One year ago, investors took a grim view of legacy media companies.
The economic toll of the COVID-19 pandemic was coming into focus: Theme parks and movie theaters were shuttered, sporting events were canceled, and TV and film production ground to a halt. Wall Street responded by bludgeoning shares of traditional media, including Walt Disney Co., ViacomCBS Inc. and Discovery Inc.
One year later, these stocks have not only regained their value, they have soared to stratospheric heights.
On Wednesday, Disney stock closed at $195.06 — an extraordinary rebound from a year ago when its shares traded around $85. Since March 23, 2020, Disney’s market value has increased nearly $200 billion. The Burbank entertainment behemoth now is worth $354 billion.
ViacomCBS, Discovery, Comcast Corp., Fox Corp. and AMC Networks Inc. also have benefited despite ongoing challenges, including consumer cord-cutting that has dimmed the prospects of their cash-cow cable TV channels.
There are several reasons for the boom, including the stock market’s overall strength and the reopening of an economy that has forced the shutdown of theaters, productions and live events and prompted massive layoffs. Investors also had been looking for undervalued stocks to diversify their holdings.
But perhaps the biggest factor, according to analysts, has been the runaway success of Disney+, the streaming service that launched in November 2019 with the “Star Wars,” Marvel Entertainment, classic Disney, National Geographic and Pixar properties.
“It was shocking to me, but the market last year easily overlooked the theme park and movie theater closures, and issues with sports ratings, and focused on the long-term opportunity that was Disney+,” media analyst Michael Nathanson said.
Disney Chief Executive Bob Chapek this week said Disney+ now has 100 million subscribers — surpassing the company’s and Wall Street’s early expectations. The popularity of Disney+ has convinced investors that consumers are willing to pay for more than one video streaming service. The view eased earlier concerns that the streaming market might have room for only two or three players.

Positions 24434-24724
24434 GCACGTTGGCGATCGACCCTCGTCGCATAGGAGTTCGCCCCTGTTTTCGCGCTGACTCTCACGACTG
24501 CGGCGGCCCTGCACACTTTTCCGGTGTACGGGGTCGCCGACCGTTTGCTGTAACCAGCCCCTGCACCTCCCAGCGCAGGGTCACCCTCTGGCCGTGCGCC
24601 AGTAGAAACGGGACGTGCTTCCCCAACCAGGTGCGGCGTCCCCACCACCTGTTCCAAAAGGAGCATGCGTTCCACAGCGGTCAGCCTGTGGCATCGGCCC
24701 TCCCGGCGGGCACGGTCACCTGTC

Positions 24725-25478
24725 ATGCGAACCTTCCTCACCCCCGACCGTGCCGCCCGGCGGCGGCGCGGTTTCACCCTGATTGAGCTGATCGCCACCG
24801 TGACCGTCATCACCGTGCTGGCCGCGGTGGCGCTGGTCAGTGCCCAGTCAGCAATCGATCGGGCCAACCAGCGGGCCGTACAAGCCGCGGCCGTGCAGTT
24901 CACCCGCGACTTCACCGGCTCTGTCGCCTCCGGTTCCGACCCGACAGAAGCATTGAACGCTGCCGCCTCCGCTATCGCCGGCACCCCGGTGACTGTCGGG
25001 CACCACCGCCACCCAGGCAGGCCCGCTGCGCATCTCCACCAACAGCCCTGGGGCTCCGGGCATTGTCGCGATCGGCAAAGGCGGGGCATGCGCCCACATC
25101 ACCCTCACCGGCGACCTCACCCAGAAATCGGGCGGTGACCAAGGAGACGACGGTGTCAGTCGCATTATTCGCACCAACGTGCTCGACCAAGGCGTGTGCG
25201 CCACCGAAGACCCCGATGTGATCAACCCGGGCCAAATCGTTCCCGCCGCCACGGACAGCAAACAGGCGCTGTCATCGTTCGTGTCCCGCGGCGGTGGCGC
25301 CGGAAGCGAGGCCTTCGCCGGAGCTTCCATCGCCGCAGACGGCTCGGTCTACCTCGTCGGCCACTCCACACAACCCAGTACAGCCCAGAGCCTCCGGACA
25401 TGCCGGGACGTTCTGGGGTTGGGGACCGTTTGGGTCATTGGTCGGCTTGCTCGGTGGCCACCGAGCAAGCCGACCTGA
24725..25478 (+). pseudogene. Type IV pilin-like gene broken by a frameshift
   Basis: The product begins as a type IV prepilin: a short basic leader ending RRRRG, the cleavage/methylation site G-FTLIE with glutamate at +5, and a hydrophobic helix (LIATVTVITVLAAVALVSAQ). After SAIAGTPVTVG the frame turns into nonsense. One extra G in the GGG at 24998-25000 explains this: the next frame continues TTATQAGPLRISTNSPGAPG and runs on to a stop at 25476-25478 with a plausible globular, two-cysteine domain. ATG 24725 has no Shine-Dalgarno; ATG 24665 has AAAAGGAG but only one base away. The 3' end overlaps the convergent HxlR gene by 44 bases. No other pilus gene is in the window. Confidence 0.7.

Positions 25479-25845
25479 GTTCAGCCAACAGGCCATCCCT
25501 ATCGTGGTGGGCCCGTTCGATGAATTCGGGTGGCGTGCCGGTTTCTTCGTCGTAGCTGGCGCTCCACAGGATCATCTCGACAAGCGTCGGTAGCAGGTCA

“There is excitement that the streaming market is so big globally,” said Rich Greenfield, a co-founder of Lightshed Partners, a technology and media research firm in New York. “There is an ability for these companies to be much bigger in streaming than they ever were in the legacy TV world.”
In the last year, media companies have joined the streaming stampede. AT&T Inc. launched the HBO Max streaming service, Comcast/NBCUniversal trotted out the Peacock service, Discovery launched Discovery+ and this month, ViacomCBS unveiled Paramount+, which is bolstered by programming from the CBS broadcast network and fare from the Melrose Avenue movie studio as well as Nickelodeon, BET, MTV and Showtime.
ViacomCBS was suffering a year ago because of investors’ doubts that the company would be big enough to compete against Netflix and Disney. ViacomCBS’ shares tumbled to around $11 in March 2020. Since then, the stock has been on a tear — increasing more than sevenfold — closing Wednesday at $82.89 a share, up $3.23, or 4 percent.
Now, the New York media company, controlled by Shari Redstone and her family, is valued at $51 billion.